The title text mentions the right-hand rule in three-dimensional space. In a typical 3D coordinate system the Y-axis will point counterclockwise to the X-axis when looking down from the positive Z-axis. In academia, students are often taught to remember a number of mathematical conventions by using their actual physical right and left hands to align the axes. When the axes are in a different order, the left hand can be used in stead of the right, but there are a number of common operations in engineering and physics that use the cross product in systems where the first axis might point in absolutely any direction relative to the viewer. Using the hand rules, the thumb is aimed along the first axis, the forefinger along the second, and the middle finger along the third -- all at ninety degrees. So, when the first axis points off to the right, the right wrist is torqued to its full extension to make the thumb point that way while the other two fingers don't. During exams students can be seen performing this feat. People who learn cross products early in their life may develop other approaches for remembering these things, that don't stretch the hands as much, but then adopt the common approach once taught it.
Someone doing this could be seen as giving the finger to some unsuspecting standbyers. In that case the injury would be caused by the person interpreting this as an insult and hitting the physicist.
- [Cueball and Ponytail are standing next to each other.]
- Cueball: Why do pulsars spin so fast?
- Ponytail: Hmm, let me think of an analogy...
- [A tape measure is retracting above Ponytail's head. To the right of her head, a tape measure is spinning rapidly.]
- Retracting tape measure: zzzzzzzzzzzzzzz
- Spinning tape measure: SNAP
- Ponytail: You know how when you retract a tape measure and let go, it leaves it spinning?
- Ponytail: It's like that.
- Cueball (off-panel): Oh, I see.
- [A tape measure with a laser instead of a measuring tape is spinning slowly.]
- Cueball (off-panel): And if the tape measure is the kind with a laser level, that's the beam of radiation?
- Ponytail (off-panel): Exactly!
- [Cueball and Ponytail are walking next to each other in silhouette.]
- Ponytail: And when the tape whips around and smacks your hand, that's the neutron degeneracy shockwave.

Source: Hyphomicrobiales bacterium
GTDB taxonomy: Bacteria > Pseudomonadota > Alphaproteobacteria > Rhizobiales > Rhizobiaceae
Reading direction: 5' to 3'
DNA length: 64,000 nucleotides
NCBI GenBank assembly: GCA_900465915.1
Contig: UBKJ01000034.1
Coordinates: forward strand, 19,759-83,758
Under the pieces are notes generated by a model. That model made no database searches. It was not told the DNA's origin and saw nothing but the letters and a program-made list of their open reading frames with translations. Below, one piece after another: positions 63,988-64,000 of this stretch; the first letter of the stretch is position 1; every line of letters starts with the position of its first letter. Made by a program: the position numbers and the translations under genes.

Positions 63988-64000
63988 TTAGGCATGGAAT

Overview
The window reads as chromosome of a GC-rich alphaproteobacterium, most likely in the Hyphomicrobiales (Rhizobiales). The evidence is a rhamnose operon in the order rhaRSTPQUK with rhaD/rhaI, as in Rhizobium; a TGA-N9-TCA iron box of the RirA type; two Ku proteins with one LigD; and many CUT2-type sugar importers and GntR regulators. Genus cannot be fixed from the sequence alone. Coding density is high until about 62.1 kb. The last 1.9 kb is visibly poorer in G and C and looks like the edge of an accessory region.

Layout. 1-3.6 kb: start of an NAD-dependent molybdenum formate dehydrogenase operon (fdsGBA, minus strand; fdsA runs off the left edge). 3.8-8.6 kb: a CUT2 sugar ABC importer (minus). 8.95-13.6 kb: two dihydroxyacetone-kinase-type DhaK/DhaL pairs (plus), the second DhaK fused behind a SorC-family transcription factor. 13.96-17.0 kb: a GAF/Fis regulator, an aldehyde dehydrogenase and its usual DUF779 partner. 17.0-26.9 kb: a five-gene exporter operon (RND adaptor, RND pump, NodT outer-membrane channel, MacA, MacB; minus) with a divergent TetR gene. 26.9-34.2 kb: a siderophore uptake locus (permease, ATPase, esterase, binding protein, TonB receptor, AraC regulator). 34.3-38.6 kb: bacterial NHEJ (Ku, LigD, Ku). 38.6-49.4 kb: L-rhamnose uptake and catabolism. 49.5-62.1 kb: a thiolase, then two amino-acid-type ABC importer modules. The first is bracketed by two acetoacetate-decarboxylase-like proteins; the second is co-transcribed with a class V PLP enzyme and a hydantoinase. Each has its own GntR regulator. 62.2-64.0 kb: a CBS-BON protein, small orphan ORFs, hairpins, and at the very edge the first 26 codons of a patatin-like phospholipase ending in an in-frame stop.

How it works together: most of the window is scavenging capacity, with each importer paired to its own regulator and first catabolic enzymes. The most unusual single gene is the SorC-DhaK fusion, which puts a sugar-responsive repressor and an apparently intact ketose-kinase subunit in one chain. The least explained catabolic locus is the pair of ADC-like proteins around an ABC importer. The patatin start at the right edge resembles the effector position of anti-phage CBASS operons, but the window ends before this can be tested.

- Cueball: Sounds painful!
- Ponytail: Top cause of astronomer hand injuries.
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I tried applying the right-hand-rule with the y-axis pointing to the right. :( I hurt my hand.
Avitzur (talk) 23:22, 18 January 2021 (UTC)
- Rotate your paper then do the right hand rule :)
- Hand joint exercises. Gentle motions with the wrist bent backwards, and bent forwards; 3-5 circles in both directions and both postures, twice a day. 220.127.116.11 00:48, 19 January 2021 (UTC)
18.104.22.168 23:38, 18 January 2021 (UTC)
- The three-finger version of the right-hand rule actually isn't too bad in that case - pointing your right index finger to the right isn't too hard. Given that the alt text said "second axis", I assume the reference is to the "curling" version of the right hand rule: if you point your four fingers toward the first axis and then bend them toward the second axis then your thumb points in the direction of the cross product, and (at least in my opinion) it's a lot more painful to try to curl towards your right. 22.214.171.124 22:33, 22 January 2021 (UTC)
The analogy doesn't seem to be inaccurate in the way currently indicated. In both cases (tape measure and pulsar), conservation of angular momentum is what produces the result. With the tape measure, a small fast-spinning thing turns into a large slow-spinning thing; the opposite happens with a pulsar. 126.96.36.199 00:05, 19 January 2021 (UTC)
- Isn't a tape measure bigger, not smaller, and slow-spinning, not fast-spinning, when it is elongated? This is very confusing. Thinking of how pulling the tape out stores energy. 188.8.131.52 00:49, 19 January 2021 (UTC)
- A tape measure starts off not spinning. It's the acceleration of the tape as it moves in that starts the rotation, because the motion of the tape measure is not precisely radial. Same principle, different problem. Ltmauve (talk) 02:29, 19 January 2021 (UTC)
- As the tape retracts, the tape inside the case is spinning. Once it is fully retracted, the case spins. Small spinny --> large spinny.
- Of course, on a frictionless surface there's some slow retrograde rotation of the case + extended tape that speeds up as the tape retracts, but the case should completely stop spinning once the tape is fully retracted in that scenario, which is opposite of the analogy being drawn. 184.108.40.206 02:43, 19 January 2021 (UTC)
- On a frictionless surface, it would never stop spinning. Once the case starts to spin, there's nothing to slow it down. --220.127.116.11 17:45, 19 January 2021 (UTC)